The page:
"Since my release I have continued my work, I am harassed daily, my passport has been confiscated, even today two human rights observers were removed from my home. Sometimes I feel I was more safe inside prison than outside, at least inside there are guards but outside they [Morocco] could hire someone to kill me", Sbaai has said in the past.

Sbaai was arrested by the Moroccan police on 8 November 2010, in the Lirak neighbourhood, El Aaiún. He says he was not physically tortured, but was beaten and intimidated during his interrogation. He claims to have been kept blindfolded and handcuffed until he was referred to the military court of Rabat.

On the 19th of July, Sbaai was condemned to life imprisonment by the Court of Appeal in Salé. Sbaai was condemned for the forming of a criminal organization and murdering a public officials in their line of duty, with the intent to kill. The main piece of evidence proving the act committed by Sbaai is the police records; confessions signed under torture, that Sbaai himself urges is falsified against him. Sbaai declared in the Court of Appeal that the Gdeim Izik camp was dismantled by the military forces, and that the clashes that occurred was a consequence of the violent dismantlement of the peaceful protest camp, that consisted of women, children and elderly.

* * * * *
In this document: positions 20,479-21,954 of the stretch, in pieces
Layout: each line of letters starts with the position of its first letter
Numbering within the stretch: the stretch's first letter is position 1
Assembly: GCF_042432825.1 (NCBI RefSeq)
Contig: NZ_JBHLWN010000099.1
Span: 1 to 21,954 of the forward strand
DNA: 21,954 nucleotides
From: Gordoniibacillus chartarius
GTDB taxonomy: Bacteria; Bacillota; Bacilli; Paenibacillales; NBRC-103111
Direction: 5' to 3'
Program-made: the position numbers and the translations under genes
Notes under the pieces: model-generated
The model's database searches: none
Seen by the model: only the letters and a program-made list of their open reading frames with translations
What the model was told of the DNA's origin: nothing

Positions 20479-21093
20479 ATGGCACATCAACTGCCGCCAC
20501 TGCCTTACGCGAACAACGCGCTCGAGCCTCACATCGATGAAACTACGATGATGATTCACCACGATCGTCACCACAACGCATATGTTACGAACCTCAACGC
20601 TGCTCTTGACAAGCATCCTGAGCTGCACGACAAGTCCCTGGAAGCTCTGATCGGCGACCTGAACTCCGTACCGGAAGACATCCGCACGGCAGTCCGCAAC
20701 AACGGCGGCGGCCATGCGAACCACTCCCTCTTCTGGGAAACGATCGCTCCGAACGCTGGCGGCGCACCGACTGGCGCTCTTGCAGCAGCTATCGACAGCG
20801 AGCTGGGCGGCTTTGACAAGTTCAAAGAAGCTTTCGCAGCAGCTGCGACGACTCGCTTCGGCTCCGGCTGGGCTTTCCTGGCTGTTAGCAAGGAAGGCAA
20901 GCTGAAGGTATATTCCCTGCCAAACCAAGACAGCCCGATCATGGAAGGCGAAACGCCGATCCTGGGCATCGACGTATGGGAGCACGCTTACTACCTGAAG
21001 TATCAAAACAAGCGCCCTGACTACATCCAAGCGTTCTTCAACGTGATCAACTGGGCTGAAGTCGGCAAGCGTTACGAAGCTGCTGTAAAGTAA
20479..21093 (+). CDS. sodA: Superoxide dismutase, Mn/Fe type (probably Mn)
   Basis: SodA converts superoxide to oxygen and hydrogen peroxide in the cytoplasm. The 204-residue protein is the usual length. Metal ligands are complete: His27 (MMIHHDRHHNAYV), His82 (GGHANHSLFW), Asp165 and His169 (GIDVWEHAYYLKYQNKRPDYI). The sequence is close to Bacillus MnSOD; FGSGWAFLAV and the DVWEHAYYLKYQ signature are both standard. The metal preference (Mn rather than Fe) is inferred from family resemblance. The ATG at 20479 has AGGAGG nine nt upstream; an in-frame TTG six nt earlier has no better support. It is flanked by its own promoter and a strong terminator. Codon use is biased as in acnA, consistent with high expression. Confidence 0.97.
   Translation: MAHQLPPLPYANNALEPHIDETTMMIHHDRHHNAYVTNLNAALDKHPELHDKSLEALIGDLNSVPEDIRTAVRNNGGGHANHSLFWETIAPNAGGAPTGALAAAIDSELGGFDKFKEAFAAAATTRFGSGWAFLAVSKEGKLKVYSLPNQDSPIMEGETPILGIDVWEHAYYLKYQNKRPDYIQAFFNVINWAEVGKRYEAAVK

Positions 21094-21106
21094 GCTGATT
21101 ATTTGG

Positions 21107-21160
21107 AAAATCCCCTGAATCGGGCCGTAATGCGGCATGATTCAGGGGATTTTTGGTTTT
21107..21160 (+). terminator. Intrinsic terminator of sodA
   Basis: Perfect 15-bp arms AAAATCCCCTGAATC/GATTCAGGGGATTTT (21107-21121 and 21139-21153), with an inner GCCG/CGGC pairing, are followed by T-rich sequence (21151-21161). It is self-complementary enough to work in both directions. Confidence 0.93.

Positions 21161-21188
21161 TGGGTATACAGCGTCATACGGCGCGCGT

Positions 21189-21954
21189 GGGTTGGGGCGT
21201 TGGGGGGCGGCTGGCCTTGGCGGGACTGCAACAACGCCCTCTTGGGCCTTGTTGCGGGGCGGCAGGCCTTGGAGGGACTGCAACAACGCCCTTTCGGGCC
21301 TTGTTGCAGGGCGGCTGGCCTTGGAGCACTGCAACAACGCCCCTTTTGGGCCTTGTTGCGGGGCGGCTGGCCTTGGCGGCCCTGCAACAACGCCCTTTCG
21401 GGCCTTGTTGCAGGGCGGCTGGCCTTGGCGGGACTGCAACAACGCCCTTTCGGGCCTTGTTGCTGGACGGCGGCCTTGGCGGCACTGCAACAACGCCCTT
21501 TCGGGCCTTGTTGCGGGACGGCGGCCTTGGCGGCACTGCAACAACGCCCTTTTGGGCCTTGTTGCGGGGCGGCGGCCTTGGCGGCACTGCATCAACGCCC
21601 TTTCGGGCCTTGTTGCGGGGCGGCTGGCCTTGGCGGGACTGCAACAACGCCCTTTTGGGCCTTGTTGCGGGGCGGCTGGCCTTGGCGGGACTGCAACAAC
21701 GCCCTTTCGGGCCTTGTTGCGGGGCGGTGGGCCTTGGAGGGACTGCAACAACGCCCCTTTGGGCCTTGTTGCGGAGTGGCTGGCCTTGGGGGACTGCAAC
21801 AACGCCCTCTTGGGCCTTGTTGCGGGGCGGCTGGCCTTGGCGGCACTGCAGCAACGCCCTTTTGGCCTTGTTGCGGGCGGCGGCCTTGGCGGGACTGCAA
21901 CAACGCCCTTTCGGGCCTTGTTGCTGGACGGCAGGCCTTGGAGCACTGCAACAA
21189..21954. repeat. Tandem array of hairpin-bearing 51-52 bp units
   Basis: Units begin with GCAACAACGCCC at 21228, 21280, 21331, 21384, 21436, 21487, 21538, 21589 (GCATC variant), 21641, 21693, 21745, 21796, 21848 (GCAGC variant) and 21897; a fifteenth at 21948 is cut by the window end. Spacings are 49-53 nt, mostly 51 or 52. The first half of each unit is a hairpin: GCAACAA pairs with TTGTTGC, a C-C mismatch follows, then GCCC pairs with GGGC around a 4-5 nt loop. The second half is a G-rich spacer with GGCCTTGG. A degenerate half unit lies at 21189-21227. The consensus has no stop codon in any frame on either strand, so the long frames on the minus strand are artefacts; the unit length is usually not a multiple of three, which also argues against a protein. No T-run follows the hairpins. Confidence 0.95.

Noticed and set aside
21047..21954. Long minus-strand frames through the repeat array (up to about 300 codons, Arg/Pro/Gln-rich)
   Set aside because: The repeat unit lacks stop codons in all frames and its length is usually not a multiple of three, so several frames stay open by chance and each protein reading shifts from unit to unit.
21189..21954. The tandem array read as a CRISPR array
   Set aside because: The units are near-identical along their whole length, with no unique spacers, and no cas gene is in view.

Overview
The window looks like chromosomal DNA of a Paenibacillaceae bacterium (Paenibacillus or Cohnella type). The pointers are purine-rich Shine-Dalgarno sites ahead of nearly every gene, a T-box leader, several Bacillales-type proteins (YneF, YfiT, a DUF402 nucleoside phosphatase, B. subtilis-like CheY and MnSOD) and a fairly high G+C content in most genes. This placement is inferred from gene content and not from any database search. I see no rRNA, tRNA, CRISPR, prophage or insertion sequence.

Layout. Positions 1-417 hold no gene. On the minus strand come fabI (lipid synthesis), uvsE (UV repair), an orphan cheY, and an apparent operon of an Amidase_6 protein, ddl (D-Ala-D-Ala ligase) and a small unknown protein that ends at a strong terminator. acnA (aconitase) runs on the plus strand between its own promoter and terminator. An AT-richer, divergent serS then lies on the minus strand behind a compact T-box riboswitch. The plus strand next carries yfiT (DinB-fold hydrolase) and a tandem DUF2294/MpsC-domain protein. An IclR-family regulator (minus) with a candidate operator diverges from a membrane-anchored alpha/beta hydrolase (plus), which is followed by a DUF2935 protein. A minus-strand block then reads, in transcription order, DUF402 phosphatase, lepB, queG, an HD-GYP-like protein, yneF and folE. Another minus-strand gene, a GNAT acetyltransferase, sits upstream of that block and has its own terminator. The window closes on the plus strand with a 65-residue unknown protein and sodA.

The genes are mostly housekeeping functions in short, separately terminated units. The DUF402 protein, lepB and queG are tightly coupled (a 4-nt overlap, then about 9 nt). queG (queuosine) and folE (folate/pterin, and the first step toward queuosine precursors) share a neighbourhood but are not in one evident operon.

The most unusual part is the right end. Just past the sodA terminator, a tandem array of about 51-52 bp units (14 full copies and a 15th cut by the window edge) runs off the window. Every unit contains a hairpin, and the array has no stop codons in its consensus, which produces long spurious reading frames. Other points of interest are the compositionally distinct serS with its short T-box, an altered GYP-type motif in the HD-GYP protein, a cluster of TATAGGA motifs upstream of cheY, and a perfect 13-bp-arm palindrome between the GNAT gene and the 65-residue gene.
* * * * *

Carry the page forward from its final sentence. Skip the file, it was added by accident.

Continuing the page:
Checikh Banga
Born: 1989
Sentenced to 30 years by the Appeal Court in Salé in 2017.tn_cheikh_banga.jpg

Cheikh Lkouri Bouzid Banga was born and raised in Assa, south of Morocco – home to a large Saharawi population that fled to the north when Morocco invaded Western Sahara. Cheikh grew up in a warm family, with his 2 brothers and 5 sisters.

Having a mind for books, Cheikh did well at school, but had to drop out due to repeated incarcerations. The Moroccan authorities prohibited him from continuing his studies after his release from prison. In spite thereof, he’s pursuing his bachelor degree in law from behind bars. Ever the avid reader, he’s particularly fond of the work of Noam Chomsky.

Cheikh is the youngest Saharawi prisoner of conscience. He’s been arrested many times for his advocacy for the Saharawi’s right to self-determination. He’s a member of CODESA, President of the Saharawi Committee for Human Rights in Assa and a member of Assa’s local chapter of AMDH (Moroccan Association for Human Rights). At the age of 17, in 2006, he spent 5 months in Anzigane jail. Barely released, he was arrested again in El Aaiún in October 2006 and sentenced to 6 months.